• I'm from FitSip..thanks for the comments & I hope you don't mind me joining in. Of course 200ml isn't enough fluid for a marathon (I wear my bottle belt for those) but if, like me, you but don't like wearing bottle belts unless you really have to, FitSip is good for an hour or so, and gives enough fluid to stop your mouth getting dry - you don't have that pulling up of the bottle top with your teeth or the bending around putting the bottle back after you've drunk, or the belt constricting your waist. You can freeze the FitSip water pod beforehand in warm weather, to keep it cool, if you like. We know a few ultra runners using FitSip to help gels go down - and then stopping at drinks stations for more fluid.

    A couple of bloggers' reviews might be of interest - one in Arizona, where it's pretty warm (male, marathon runner) and one in England (female, marathon runner) - so here are the direct links to those reviews, warts and all: and   Links to a few other blogs are already there, too. There's also a brief review in a French running magazine just posted on our Facebook page - by the editor of the gear section who has just done the Prague marathon.  A long and detailed review from a pretty serious Spanish triathlete is coming soon - it is in Spanish, but I'll put the link on the FitSip Facebook page in due course, in case anyone is interested!

    Hope that this helps, and Ivor, if you're reading this, drop me an email at and we can talk!


  • literatinliteratin ✭✭✭

    I don't think I'd pay £23.99 plus postage for a special armband, but I don't necessarily agree with some of the comments above re. amounts of water - I don't normally take any out for runs shorter than 15 miles but if I am on a longer run I might like the odd sip and wouldn't drink more than 200-300ml. But I would just take my bottle belt and not fill the bottle up all the way. To the OP - you might as well have a bottle belt if you also want to carry gels/sweets, because most of them have a little pocket for those. Just don't put much water in the bottle and it won't be heavy.

  • FAO Belinda - many thanks. Email sent.

  • it really looks like one of the power ranger gadgets my boys used to have  years that picture I imagine that you are powering upimage

  • Fitsip HQ fixed me up with one also.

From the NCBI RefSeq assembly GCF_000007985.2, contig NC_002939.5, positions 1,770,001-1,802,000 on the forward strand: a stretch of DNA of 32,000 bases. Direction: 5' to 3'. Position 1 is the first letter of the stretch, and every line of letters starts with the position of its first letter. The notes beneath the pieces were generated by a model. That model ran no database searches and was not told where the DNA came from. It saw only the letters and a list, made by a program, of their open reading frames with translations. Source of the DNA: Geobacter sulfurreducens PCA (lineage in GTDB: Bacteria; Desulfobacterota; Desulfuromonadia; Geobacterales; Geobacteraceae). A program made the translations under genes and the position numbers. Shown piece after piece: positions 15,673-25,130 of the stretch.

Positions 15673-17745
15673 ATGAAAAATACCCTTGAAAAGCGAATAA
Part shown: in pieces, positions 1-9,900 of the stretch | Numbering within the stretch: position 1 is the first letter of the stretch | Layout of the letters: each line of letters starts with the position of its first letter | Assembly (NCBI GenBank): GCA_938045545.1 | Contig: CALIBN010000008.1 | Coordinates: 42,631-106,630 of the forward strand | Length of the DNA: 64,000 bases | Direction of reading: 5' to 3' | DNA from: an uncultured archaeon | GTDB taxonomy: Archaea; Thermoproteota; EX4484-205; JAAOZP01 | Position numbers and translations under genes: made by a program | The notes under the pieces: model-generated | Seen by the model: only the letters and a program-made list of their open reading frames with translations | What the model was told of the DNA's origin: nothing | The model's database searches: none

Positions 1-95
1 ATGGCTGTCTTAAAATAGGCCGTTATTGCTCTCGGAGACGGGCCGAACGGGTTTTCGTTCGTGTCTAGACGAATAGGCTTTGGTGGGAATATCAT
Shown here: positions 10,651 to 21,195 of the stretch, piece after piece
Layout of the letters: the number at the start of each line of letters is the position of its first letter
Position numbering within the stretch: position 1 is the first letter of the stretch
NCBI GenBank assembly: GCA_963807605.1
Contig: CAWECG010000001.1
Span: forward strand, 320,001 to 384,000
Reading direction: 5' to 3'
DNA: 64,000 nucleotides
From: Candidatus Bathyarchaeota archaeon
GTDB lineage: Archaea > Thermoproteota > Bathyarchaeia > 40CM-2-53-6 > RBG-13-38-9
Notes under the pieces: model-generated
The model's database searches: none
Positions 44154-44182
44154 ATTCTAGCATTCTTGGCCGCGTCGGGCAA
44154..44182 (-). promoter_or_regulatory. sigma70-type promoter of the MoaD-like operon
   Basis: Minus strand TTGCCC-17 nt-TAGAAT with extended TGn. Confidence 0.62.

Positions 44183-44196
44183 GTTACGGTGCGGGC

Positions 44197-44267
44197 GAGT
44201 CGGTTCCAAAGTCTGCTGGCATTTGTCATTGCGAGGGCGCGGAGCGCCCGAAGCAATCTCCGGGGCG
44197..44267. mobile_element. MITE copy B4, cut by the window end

I've got a lengthy review waiting to go up on a blog that doesn't currently exist.

    Basically though, I really, really like it, save for a handful of very minor kinks which I've fed back to the company to bear in mind for potential updates. For example, I'm not sure on the amount of velcro on part of the strap, as after a while I can see that fuzzing up and struggling to adhere. No problems with that so far, however.

    For runs of 50-80 mins on hot days, it's great. The bladder is freezable, which helps massively. Inevitably, after a while it all warms up however and becomes quite miserable to taste, so for 90 mins onwards you may need an alternative and/or additional solution.

    I did feel a bit of a tit wearing it at first, but people are massively fascinated by it, and I've had several Sunday runners quiz me on it while I've been out.


  • To those who actually own a Fitsip...

    I live in Australia, it gets very hot even for early runs - therefore I want to know:

    1) Does it get warm (too warm to drink) during a run that's about 1 1/2 hour?

    2) Does your arm get annoyingly hot/sweaty (I can't imagine it being breathdable where the bottle is)?

    3) By any chance have you tried one of those smaller bottles with a hand strap to compare with the Fitsip?


    The Fitsip seems perfect for me. I don't drink to re-hydrate as I don't run far enough yet.  I drink because my mouth gets soooooo dry.  I hate to stop to drink out of a fountain as it interupt the rythm and I can't stand the thought of a belt, rucksak or carrying a bottle in my hand.

    However it's quite a bit of money to buy and ship to Australia esp. if I get the cleaning bits etc to go with it.

    So signed up to ask if anyone can address my 2 first questions and possibly the 3rd too.

  • As I said above, starting from frozen, above the 80 minute mark it's unpleasant. Unfrozen, I'd say you're looking at nearer an hour, which is what they recommend in the blurb. Up to these points it's perfectly drinkable, and for the most part cool.

    I tried it on hot days and it actually served the dual purpose of keeping me cool via my arm. It would serve people very well just from this perspective.

    In terms of hot and sweatiness, I must admit I do fiddle with it a bit, mainly the strap that's furthest up the arm to recheck that it's secure. It's very comfortable.

    My water bottle is this, so certainly not small...

    Of the two I prefer the Fitsip for hour-plus runs. Beyond an hour and a half, I'd go with the bottle, and I'm now in the market for a fuel belt as well.

  • +1 to everything Ivor said really. Spookily enough, I just found out yesterday that they're in the process of launching a new version that's more breathable and lightweight, and features a coin pocket and rocket launcher.

    I may have lied about the rocket launcher.

    I've tried the strappy-bottle things, and found that my hand still instinctively gripped a little, which in turn tightened my shoulders over the course of the run. Good luck with whatever you choose.